Some of you may already know, but the Mental Health Foundation has hosted Mental Health Awareness Week in May since 2000. In previous years they have focused on how mindfulness, anxiety, sleep deprivation, and relationships can impact our mental health. This year the theme is ‘surviving to thriving’.
A huge number of us suffer from some form of mental illness, inside and outside of the LGBTQ+ community, including myself. Mental health used to have an awful stigma about it, thankfully we are starting to see some progress with the awareness of the invisible illnesses. Though it is becoming more talked about, people are still struggling to cope with their mental health and may be scared or unsure how to go about asking for help.
The LGBT Foundation tells us that people of the LGBTQ+ community are twice as likely as heterosexual people to have suicidal thoughts or to make suicide attempts. Why is this? Because we are still fighting for equality. It’s no secret that many members of our community are dealing with mental health issues, as we all know, being LGBTQ+ comes with risks as not everyone is accepting of it. It makes us have to be more aware of where we are and what we say and this inevitably causes us to feel like we are not worthy.
But that’s not true – those who can’t accept us are the ones who aren’t worthy. We show more strength and courage by being true to ourselves no matter what the world thinks of us. What’s most important is looking after yourself, there is no shame in asking for help and truthfully it took me a couple of years to realise that.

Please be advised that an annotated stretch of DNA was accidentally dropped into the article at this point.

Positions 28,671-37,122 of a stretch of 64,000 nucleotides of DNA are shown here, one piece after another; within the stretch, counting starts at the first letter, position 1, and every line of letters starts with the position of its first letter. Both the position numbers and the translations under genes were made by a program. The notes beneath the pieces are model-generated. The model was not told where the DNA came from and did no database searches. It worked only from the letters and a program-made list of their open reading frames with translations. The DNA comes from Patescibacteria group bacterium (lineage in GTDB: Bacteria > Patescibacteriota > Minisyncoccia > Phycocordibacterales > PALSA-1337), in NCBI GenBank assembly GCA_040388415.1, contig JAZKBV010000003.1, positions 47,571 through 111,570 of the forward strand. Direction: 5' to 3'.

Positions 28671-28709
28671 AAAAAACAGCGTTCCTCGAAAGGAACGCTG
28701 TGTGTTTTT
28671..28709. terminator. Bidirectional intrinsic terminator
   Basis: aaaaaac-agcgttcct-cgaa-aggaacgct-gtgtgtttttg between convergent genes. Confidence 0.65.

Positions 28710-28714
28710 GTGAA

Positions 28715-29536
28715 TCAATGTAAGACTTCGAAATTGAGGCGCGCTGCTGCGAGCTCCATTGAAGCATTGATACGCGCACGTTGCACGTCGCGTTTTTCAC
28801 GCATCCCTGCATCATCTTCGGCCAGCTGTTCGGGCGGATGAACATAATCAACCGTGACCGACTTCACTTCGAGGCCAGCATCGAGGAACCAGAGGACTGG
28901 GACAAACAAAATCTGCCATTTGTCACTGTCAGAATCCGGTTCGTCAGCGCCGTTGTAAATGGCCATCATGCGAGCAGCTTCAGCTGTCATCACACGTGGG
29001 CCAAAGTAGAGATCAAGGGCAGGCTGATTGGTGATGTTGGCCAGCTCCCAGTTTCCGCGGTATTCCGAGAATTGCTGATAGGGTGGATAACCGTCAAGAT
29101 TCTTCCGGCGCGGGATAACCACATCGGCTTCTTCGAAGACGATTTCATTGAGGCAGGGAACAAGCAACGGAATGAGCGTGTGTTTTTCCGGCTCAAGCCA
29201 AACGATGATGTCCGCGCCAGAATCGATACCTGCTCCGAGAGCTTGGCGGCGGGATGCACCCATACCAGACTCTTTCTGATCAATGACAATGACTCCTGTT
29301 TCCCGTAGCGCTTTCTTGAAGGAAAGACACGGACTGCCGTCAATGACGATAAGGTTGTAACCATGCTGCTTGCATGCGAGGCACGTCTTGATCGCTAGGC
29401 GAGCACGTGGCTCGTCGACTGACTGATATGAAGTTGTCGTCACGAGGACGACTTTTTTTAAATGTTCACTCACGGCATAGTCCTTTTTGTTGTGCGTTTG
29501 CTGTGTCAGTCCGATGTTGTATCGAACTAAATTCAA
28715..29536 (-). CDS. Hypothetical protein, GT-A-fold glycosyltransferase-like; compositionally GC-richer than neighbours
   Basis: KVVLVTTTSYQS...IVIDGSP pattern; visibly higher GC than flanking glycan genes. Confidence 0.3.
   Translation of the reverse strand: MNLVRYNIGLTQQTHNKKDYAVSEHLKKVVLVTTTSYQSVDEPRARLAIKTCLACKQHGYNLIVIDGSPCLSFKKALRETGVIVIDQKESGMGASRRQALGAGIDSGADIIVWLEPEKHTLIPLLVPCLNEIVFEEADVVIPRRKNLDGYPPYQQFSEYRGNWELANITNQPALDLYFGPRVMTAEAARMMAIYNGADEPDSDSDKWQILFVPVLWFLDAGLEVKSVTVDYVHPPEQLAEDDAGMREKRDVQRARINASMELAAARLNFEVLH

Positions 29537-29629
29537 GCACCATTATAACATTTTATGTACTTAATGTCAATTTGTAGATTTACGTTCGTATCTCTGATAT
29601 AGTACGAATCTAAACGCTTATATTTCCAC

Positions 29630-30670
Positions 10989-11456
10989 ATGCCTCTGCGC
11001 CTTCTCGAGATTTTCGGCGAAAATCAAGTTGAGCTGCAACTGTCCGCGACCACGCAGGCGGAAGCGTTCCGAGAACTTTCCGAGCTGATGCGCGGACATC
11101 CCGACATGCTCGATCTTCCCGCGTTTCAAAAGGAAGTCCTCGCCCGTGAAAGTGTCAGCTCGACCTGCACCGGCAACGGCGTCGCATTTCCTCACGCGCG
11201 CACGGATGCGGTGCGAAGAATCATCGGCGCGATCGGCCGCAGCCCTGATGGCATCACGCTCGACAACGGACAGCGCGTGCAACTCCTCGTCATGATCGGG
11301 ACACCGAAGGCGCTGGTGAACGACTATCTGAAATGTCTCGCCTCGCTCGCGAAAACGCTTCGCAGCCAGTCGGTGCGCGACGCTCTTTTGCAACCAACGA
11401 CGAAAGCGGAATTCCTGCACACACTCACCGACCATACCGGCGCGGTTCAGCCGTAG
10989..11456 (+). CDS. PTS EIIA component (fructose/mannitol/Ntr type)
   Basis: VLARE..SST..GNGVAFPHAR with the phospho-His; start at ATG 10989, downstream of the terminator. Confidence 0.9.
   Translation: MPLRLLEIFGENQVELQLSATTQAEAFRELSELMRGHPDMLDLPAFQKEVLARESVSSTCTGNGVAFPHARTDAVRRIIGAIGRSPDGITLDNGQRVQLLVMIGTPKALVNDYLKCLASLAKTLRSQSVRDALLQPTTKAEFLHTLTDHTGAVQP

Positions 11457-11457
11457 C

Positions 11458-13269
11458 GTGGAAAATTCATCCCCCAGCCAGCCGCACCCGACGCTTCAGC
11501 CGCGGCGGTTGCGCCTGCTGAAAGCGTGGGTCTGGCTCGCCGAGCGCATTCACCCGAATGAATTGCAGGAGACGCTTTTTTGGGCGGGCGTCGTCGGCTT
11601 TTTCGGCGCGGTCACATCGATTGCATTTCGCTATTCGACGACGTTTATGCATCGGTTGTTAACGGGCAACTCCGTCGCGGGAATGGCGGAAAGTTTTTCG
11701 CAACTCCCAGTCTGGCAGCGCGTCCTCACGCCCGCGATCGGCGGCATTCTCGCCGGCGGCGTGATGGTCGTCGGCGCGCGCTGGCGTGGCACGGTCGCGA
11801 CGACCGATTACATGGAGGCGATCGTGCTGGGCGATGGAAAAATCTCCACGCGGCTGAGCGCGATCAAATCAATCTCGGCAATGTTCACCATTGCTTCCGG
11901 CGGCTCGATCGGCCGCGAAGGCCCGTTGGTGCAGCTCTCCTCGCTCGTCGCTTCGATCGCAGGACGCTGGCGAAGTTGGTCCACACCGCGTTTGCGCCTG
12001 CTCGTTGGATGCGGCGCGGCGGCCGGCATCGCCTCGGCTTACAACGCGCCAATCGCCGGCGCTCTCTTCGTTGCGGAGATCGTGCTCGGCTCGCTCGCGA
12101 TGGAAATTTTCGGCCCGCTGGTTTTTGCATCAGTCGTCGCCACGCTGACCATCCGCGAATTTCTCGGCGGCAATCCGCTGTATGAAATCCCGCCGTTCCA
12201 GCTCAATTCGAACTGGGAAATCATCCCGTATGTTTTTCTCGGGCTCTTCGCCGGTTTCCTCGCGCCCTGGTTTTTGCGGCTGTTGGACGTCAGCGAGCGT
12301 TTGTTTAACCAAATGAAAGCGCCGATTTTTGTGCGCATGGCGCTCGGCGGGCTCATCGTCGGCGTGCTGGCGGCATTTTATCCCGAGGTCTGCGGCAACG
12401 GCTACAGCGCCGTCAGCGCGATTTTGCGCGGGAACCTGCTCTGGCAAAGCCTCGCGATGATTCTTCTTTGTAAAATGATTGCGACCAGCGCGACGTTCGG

Personally, after a few years of feeling depressed, I finally told my mother and I saw a doctor. This was the single hardest thing I had ever done but it was also the best. The minute you step into that room, things begin to get better. The help is out there but you have to go get it, you have to want the help and you have to try.
But it’s important to not single out depression, there are other forms of mental illness that seem to get brushed under the carpet and they are just as valid as any. People suffer from bipolar disorder, schizophrenia and many others. You are all important and you deserve to not suffer in silence.
So in light of the theme ‘surviving to thriving’, I urge you to take that first step. You can speak to us if you feel like you can’t talk about it anywhere else, we are here to help. Though we are not professionals we can listen, but you need to help yourself to be helped.
Life is wonderful and we all deserve to enjoy it so let’s stop just getting by and start living it to the fullest.
Ash – Co-founder of Unite UK